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The Anatomy of an Epidemic

Gottlieb treated four more gay men, all strangers to each other but all diagnosed with unusual infections. The five also developed pneumonia, which lung biopsies confirmed to be the rare PCP.

They had a "profound T-cell deficiency," too, says Saxon. T-cells, a type of white blood cell that fights infection, had just been discovered in the 1970s. "We knew there was something going on."

By May 1981, Saxon and Gottlieb were sure they had an epidemic on their hands and were anxious to alert the medical community. They hoped to publish their findings quickly in the New England Journal of Medicine (NEJM), one of the largest-circulation journals. But the NEJM editors were unwilling to accelerate their several-months-long review and editing process, and in the meantime they couldn't even guarantee that the article would be published. But if the physicians leaked their findings to the popular press, the journal would unquestionably pull their paper.

But then they thought of a way to get the news out quickly without jeopardizing their chances of being published in the prestigious NEJM. They sent their report on the cluster of five unusual patients to the Centers for Disease Control (which still goes by "CDC," even though "and Prevention" was later added to its name), for inclusion in the agency's weekly newsletter, the Morbidity and Mortality Weekly Report (MMWR).

So on June 5, 1981, their article, "Pneumocystis Pneumonia—Los Angeles," became the first published report on the emergent AIDS epidemic.
A longer version, "Pneumocystis carinii Pneumonia and Mucosal Candidiasis in Previously Healthy Homosexual Men: Evidence of a New Acquired Cellular Immunodeficiency," appeared in the NEJM on December 10 of that year.

In July 1981, the MMWR ran another AIDS-related report. This one told of 26

cases of Kaposi's sarcoma (KS) and other opportunistic infections among gay men. It was titled "Kaposi's Sarcoma and Pneumocystis Pneumonia Among Homosexual Men—New York City and California."

No one knew what was causing these infections. Some thought "poppers," a nitrate-based inhalant, were to blame. Although meant for heart patients, the drug was widely abused by gay men in the 1970s and '80s to enhance sex. Saxon and Gottlieb, however, suspected that an infectious agent—possibly cytomegalovirus, a herpesvirus that is normally harmless in healthy individuals—was to blame. But, Saxon admits, "we didn't recognize it as bloodborne at first."

Over the next few years, Saxon became immersed in the AIDS epidemic. (His research specialty was, and still is, B-cell immunity and allergy.) He read every article he could on the disease. In 1983, he started the first AIDS newsletter. He spoke frequently at medical meetings and was interviewed often by the media.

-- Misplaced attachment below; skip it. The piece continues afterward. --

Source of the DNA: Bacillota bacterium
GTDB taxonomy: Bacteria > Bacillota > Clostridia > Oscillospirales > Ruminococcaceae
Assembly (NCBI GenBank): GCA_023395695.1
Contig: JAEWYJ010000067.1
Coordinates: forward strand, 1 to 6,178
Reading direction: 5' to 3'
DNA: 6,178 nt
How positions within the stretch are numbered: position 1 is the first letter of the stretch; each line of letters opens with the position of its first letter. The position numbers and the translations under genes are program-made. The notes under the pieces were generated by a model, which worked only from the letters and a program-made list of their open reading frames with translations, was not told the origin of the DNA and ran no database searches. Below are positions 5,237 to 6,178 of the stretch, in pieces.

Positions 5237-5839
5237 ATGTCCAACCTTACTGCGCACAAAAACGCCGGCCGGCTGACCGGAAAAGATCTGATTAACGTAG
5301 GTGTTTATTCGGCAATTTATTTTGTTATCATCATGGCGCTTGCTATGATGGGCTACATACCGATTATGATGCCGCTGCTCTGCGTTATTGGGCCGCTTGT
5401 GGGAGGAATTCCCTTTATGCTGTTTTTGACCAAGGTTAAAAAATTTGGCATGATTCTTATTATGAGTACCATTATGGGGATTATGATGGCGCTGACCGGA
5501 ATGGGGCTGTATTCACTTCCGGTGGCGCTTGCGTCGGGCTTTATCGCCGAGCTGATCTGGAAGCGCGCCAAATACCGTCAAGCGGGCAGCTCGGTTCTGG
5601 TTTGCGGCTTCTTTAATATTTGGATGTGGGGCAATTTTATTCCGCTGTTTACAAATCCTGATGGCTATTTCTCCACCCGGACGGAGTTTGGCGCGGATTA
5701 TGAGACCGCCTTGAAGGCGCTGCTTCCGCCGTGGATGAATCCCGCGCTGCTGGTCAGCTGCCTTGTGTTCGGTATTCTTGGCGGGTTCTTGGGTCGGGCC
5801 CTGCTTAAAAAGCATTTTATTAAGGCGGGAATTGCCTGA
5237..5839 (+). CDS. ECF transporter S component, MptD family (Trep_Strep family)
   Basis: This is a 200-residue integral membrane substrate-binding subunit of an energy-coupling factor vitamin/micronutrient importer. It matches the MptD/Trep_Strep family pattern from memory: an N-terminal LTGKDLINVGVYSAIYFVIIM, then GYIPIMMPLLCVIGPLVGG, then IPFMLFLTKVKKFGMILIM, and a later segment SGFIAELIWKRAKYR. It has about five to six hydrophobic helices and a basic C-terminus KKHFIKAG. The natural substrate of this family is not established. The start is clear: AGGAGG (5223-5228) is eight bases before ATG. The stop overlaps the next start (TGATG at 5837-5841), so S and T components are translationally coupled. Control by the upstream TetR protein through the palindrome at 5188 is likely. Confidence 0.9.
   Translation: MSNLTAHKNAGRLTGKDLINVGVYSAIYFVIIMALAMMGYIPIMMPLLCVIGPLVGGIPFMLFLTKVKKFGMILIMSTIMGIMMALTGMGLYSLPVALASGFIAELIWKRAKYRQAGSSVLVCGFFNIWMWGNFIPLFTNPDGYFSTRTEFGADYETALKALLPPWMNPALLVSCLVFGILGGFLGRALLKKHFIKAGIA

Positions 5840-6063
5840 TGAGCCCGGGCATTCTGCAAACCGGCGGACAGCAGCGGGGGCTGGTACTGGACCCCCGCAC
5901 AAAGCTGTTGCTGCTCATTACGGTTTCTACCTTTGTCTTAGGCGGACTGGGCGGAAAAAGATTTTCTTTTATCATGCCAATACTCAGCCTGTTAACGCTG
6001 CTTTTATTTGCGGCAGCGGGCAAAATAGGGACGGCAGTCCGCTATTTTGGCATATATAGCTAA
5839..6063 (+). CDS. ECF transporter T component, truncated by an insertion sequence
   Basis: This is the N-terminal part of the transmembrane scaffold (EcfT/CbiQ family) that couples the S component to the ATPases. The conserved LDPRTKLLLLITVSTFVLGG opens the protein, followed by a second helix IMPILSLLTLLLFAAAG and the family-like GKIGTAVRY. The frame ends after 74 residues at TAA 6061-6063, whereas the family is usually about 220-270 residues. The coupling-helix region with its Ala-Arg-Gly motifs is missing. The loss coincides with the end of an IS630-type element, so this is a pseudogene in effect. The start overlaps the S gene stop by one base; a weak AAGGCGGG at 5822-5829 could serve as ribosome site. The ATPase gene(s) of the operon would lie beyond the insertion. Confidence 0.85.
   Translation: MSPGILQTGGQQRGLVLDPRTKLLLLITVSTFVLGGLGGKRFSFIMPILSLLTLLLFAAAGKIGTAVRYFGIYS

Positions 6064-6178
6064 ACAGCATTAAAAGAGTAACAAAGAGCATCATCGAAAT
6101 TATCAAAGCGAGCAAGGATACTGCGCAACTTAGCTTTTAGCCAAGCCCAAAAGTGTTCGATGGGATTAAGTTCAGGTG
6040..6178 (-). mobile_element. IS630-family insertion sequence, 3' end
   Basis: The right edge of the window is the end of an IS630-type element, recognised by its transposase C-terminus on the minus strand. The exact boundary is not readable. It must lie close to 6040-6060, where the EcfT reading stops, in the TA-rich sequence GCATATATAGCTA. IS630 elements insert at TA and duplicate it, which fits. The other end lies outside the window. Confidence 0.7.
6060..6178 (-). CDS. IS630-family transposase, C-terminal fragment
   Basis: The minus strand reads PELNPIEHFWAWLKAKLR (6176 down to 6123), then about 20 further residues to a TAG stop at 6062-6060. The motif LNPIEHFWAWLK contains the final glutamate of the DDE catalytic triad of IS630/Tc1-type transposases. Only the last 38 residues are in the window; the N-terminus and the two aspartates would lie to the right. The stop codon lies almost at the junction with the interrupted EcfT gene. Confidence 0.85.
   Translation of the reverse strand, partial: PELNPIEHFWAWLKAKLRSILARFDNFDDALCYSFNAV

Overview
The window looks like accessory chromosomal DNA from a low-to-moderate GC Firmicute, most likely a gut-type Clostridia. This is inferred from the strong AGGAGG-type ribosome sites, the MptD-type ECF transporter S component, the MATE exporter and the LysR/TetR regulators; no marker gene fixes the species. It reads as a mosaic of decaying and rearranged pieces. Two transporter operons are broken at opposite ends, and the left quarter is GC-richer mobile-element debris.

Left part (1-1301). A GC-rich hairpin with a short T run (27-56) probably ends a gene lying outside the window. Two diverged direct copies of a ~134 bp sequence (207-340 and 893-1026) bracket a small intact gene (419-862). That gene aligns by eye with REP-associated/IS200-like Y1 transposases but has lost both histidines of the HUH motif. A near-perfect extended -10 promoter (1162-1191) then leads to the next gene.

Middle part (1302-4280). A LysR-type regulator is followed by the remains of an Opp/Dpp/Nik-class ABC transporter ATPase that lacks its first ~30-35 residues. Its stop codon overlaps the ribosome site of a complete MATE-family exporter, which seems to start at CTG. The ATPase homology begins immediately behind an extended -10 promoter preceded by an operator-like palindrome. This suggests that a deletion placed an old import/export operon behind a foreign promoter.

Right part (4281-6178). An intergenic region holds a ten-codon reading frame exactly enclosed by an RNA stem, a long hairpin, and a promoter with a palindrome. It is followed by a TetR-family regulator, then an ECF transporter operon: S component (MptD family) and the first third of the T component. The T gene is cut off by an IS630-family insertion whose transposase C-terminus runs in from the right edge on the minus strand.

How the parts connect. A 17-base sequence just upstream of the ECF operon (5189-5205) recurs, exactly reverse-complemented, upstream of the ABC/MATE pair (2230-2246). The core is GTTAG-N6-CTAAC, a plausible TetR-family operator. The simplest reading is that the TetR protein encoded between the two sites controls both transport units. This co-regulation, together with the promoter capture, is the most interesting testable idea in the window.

He believes the cause of AIDS might
have been harder to find if Japanese researchers hadn't laid the groundwork in the 1970s by identifying the first human retrovirus, adult T-cell leukemia virus. "If that hadn't happened, we would have thought we had the plague," he says. Instead, within two years after the
seminal MMWR report, Dr. Luc Montagnier at the Pasteur Institute in France and Dr. Robert Gallo at the National Institutes of Health in the United States independently discovered that AIDS was caused by a retrovirus. Montagnier called it lymphadenopathy- associated virus (LAV), and Gallo dubbed it human T-cell lymphotropic virus type III (HTLV-III). By 1985, researchers had determined the two were the same, and the virus was renamed human immunodeficiency virus (HIV).

By the early 1990s, Saxon had suspended publication of his AIDS

An AIDS Timeline
The following events are among the milestones that have marked the recognition, understanding, and treatment of HIV/AIDS.


  • Gay men in the United States and Sweden, and heterosexuals in Tanzania and Haiti, begin showing signs of a disease that is later determined to be AIDS.


  • AIDS has spread, it is later clear, to at least five continents—North America, South America, Europe, Africa, and Australia.
  • With the disease's spread unchecked by awareness or any preventive action, between 100,000 and 300,000 persons may have been infected by this point.


  • The June 5 Morbidity and Mortality Weekly Report (MMWR) publishes word of five gay men with P. carinii pneumonia (PCP).
  • The July 4 MMWR publishes a report on 26 cases of Kaposi's sarcoma in gay men in New York and California.
  • In July, NY Times publishes the first article about AIDS in the popular press—"Rare Cancer Seen In 41 Homosexuals."
  • In December, the first cases of PCP are reported in intravenous drug users.


  • U.S. Centers for Disease Control (CDC) coins the term AIDS (acquired immune deficiency syndrome) and names four risk factors: male homosexuality, Haitian origin, hemophilia A, intravenous drug abuse.
  • CDC announces that the virus that causes AIDS may be in the nation's blood supply.

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